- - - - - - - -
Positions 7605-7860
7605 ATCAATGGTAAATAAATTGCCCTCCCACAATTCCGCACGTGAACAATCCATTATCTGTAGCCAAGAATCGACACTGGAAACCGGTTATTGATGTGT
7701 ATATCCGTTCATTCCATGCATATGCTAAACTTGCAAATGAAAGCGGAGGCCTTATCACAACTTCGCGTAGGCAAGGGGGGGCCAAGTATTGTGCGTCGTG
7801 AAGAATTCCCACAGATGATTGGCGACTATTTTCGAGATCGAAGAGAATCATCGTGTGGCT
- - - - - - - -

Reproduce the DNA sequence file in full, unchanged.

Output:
Positions 7605-7860
7605 ATCAATGGTAAATAAATTGCCCTCCCACAATTCCGCACGTGAACAATCCATTATCTGTAGCCAAGAATCGACACTGGAAACCGGTTATTGATGTGT
7701 ATATCCGTTCATTCCATGCATATGCTAAACTTGCAAATGAAAGCGGAGGCCTTATCACAACTTCGCGTAGGCAAGGGGGGGCCAAGTATTGTGCGTCGTG
7801 AAGAATTCCCACAGATGATTGGCGACTATTTTCGAGATCGAAGAGAATCATCGTGTGGCT